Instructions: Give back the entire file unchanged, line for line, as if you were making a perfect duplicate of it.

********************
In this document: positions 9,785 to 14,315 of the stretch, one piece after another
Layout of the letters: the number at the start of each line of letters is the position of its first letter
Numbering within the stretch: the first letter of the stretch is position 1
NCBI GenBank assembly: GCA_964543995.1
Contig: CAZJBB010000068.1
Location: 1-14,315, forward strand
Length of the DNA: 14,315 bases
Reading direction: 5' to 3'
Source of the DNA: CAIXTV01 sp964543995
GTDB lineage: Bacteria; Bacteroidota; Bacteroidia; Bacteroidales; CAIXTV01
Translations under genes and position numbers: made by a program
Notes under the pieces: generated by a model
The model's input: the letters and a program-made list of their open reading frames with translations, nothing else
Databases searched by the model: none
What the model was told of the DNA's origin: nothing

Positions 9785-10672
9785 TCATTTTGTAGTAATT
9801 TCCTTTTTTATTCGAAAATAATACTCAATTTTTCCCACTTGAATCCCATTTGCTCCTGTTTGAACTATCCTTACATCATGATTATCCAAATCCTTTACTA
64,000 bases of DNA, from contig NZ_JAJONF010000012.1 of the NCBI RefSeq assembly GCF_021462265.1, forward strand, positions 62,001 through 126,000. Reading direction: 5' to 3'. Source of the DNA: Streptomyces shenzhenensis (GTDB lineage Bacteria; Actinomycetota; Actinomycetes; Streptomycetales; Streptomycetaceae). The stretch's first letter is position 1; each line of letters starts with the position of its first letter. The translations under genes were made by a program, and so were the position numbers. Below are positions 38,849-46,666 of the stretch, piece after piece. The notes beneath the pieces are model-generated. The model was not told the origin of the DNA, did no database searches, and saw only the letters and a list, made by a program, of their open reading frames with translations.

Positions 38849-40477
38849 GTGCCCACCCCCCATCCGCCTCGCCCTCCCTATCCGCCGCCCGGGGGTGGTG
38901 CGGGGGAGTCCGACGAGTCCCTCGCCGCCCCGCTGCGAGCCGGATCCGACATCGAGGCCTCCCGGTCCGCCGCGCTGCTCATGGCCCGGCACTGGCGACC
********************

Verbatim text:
In this document: positions 9,785 to 14,315 of the stretch, one piece after another
Layout of the letters: the number at the start of each line of letters is the position of its first letter
Numbering within the stretch: the first letter of the stretch is position 1
NCBI GenBank assembly: GCA_964543995.1
Contig: CAZJBB010000068.1
Location: 1-14,315, forward strand
Length of the DNA: 14,315 bases
Reading direction: 5' to 3'
Source of the DNA: CAIXTV01 sp964543995
GTDB lineage: Bacteria; Bacteroidota; Bacteroidia; Bacteroidales; CAIXTV01
Translations under genes and position numbers: made by a program
Notes under the pieces: generated by a model
The model's input: the letters and a program-made list of their open reading frames with translations, nothing else
Databases searched by the model: none
What the model was told of the DNA's origin: nothing

Positions 9785-10672
9785 TCATTTTGTAGTAATT
9801 TCCTTTTTTATTCGAAAATAATACTCAATTTTTCCCACTTGAATCCCATTTGCTCCTGTTTGAACTATCCTTACATCATGATTATCCAAATCCTTTACTA
64,000 bases of DNA, from contig NZ_JAJONF010000012.1 of the NCBI RefSeq assembly GCF_021462265.1, forward strand, positions 62,001 through 126,000. Reading direction: 5' to 3'. Source of the DNA: Streptomyces shenzhenensis (GTDB lineage Bacteria; Actinomycetota; Actinomycetes; Streptomycetales; Streptomycetaceae). The stretch's first letter is position 1; each line of letters starts with the position of its first letter. The translations under genes were made by a program, and so were the position numbers. Below are positions 38,849-46,666 of the stretch, piece after piece. The notes beneath the pieces are model-generated. The model was not told the origin of the DNA, did no database searches, and saw only the letters and a list, made by a program, of their open reading frames with translations.

Positions 38849-40477
38849 GTGCCCACCCCCCATCCGCCTCGCCCTCCCTATCCGCCGCCCGGGGGTGGTG
38901 CGGGGGAGTCCGACGAGTCCCTCGCCGCCCCGCTGCGAGCCGGATCCGACATCGAGGCCTCCCGGTCCGCCGCGCTGCTCATGGCCCGGCACTGGCGACC